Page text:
Let $N$ a random variable such that $N \sim \operatorname{Pois}(\lambda)$. Furthermore, let $X$ a random variable such that $$\mathbb{P}( X = k\ | \ N=n)=\binom{n}{k}p^kq^{n-k},\ \ 0\leq k \leq n, \ \ p+q=1$$ Show that $X \sim \operatorname{Pois}(\lambda p)$

Honestly im hard stuck here. So i have to show that $\mathbb{P}(X=k)=\dfrac{e^{-p\lambda}(p\lambda)^k}{k!}$ and $\operatorname{Supp}(X)=\mathbb{N}$. Using the definition of conditional probability plus Bayes law i have $$\mathbb{P}( X = k\ | \ N=n)=\frac{\mathbb{P}( N = n\ | \ X=k)\mathbb{P}(X=k)}{\mathbb{P}(N=n)} \iff\binom{n}{k}p^kq^{n-k}\frac{e^{-\lambda}\lambda^n}{n!}=\mathbb{P}( N = n\ | \ X=k)\mathbb{P}(X=k) $$ So i need a expression for $\mathbb{P}( N = n\ | \ X=k)$ and i done. But i dont know how to get it.

  • 3
    $\begingroup$ This is not a good approach as you are switching the conditioning in a scenario where the given conditioning is what you need. So Baye's rule is not useful here. Use the law of total probability (LoTP) to compute $P[X=k]$ by conditioning on $N=n$ for all $n\in\{0,1,2,...\}$. Everything in the resulting LoTP expression is directly given to you and waiting for you to use. $\endgroup$
    – Michael
    Commented May 13 at 16:01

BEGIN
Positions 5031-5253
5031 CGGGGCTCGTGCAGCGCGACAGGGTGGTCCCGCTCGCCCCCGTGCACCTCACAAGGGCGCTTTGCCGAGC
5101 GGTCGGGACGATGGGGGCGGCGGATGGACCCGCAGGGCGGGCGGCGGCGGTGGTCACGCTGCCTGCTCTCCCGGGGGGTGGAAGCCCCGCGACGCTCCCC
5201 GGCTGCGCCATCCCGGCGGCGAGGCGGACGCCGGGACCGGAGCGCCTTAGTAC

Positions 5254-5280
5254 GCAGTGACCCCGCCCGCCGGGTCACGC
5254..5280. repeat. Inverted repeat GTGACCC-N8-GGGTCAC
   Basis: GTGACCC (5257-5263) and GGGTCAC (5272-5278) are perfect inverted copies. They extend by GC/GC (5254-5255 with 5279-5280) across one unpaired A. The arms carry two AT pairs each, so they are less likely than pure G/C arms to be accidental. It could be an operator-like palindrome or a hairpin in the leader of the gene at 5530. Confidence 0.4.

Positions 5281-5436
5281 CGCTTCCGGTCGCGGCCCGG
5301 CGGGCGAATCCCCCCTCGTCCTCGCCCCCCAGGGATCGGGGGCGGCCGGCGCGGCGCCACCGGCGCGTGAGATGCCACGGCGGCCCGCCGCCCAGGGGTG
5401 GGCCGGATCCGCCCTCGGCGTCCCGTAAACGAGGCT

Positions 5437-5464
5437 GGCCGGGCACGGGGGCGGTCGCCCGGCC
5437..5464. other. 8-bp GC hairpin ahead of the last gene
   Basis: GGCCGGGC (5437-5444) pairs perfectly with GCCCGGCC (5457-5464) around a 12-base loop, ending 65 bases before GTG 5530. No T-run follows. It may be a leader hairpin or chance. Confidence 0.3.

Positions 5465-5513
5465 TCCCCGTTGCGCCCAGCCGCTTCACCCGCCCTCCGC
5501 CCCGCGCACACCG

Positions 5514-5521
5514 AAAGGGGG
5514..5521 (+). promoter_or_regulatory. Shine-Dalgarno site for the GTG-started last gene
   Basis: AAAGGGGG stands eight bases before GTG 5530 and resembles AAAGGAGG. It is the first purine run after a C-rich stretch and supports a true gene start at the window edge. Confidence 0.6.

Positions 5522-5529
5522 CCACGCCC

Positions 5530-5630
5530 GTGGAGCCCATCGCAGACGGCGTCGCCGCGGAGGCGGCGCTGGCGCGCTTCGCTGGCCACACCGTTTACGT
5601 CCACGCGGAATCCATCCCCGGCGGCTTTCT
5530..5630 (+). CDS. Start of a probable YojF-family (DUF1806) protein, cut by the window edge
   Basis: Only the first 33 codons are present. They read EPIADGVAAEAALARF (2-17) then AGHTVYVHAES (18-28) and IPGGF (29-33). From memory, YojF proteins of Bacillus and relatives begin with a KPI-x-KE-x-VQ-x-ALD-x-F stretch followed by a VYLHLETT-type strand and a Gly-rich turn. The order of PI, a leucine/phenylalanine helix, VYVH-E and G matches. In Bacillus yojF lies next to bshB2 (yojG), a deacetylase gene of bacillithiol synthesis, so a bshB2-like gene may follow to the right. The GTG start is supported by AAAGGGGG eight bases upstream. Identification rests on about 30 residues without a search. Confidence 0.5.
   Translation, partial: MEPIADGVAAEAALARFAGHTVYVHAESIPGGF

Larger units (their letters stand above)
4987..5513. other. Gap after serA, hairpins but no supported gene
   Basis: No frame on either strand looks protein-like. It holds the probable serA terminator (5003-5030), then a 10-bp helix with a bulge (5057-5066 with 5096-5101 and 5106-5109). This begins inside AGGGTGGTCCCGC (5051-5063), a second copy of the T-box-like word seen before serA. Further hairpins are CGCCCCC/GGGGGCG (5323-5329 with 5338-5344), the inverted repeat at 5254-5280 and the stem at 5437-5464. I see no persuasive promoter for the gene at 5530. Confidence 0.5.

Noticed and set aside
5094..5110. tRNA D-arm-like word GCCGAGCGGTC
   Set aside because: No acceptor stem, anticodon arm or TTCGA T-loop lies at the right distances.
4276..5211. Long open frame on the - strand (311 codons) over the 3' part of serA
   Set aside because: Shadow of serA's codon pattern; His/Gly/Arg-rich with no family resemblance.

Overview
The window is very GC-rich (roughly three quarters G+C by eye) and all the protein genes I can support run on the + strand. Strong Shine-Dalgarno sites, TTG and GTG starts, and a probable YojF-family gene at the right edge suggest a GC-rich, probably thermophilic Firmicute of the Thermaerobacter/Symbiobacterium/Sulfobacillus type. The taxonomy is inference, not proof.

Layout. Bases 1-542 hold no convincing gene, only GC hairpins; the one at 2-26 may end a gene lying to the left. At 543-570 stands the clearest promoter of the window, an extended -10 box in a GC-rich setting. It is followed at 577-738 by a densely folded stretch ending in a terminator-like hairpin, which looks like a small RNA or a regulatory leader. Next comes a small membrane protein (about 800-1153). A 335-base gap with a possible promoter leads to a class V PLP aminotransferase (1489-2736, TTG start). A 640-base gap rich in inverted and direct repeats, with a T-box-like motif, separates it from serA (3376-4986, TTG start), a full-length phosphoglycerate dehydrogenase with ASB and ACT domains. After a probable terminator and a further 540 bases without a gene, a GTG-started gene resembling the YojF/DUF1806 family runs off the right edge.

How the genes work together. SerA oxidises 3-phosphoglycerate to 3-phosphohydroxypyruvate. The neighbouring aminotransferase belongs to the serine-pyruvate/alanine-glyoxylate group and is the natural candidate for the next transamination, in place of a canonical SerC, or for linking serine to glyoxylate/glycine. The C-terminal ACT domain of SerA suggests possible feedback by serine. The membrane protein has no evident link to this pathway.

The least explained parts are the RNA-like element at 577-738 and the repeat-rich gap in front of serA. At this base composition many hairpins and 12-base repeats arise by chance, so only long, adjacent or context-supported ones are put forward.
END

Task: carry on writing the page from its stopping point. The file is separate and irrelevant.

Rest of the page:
• $\begingroup$ It does not help here since you are looking for a proof, but $\mathbb{P}( N = n \mid X=k) = \mathbb{P}( N -X= n-k)$ as $X$ and $N-X$ are independent. $N-X \sim \operatorname{Pois}(\lambda q)$, matching $X \sim \operatorname{Pois}(\lambda p)$. $\endgroup$
    – Henry
    Commented May 13 at 19:00

1 Answer 1


The law of total probability (LoTP) helps you compute the probability of an event by summing over simpler pieces, where the conditional probability of each piece is either given or is easy to compute.

Baye's rule is useful when it is conveninent to switch the given conditionings. However, in this problem, the given conditionings are exactly what is needed for application of LoTP. So Baye's rule is not useful in your problem.

Recall the LoTP: Let $\{B_n\}_{n \in I}$ be disjoint events with union equal to the whole sample space (where $I$ is a finite or countably infinite set that contains all the $n$ subscripts). The law of total probability states that for any event $A$ we have $$ P[A] = \sum_{n\in I} P[A|B_n]P[B_n]$$ where we remove any terms on the right-hand-side with $P[B_n]=0$.

Application: In your problem you fix $k$ as a nonnegative integer and define events $A$ and $B_n$ by $$ A = \{X=k\}$$ $$B_n=\{N=n\} \quad \forall n \in \{0, 1, 2, ...\}$$ So the set of subscripts in this case is $I=\{0,1,2,...\}$.

Other problems: In other problems, say, when you partition on a dice roll, you might use $I=\{1,2,3,4,5,6\}$. Or if you partition on the result of two coin flips you might use $I=\{HH,HT,TH,TT\}$. Or if you partition on the value of a random variable $G$ that has a geometric distribution then $I=\{1,2,3,...\}$. \begin{align*} P[A]&=\sum_{i=1}^6P[A|\mbox{Roll is $i$}]P[\mbox{Roll is $i$}]\\ P[A]&= P[A|HH]P[HH]+P[A|HT]P[HT]\\ &\quad +P[A|TH]P[TH]+P[A|TT]P[TT]\\ P[A]&=\sum_{i=1}^{\infty}P[A|G=i]P[G=i] \end{align*}


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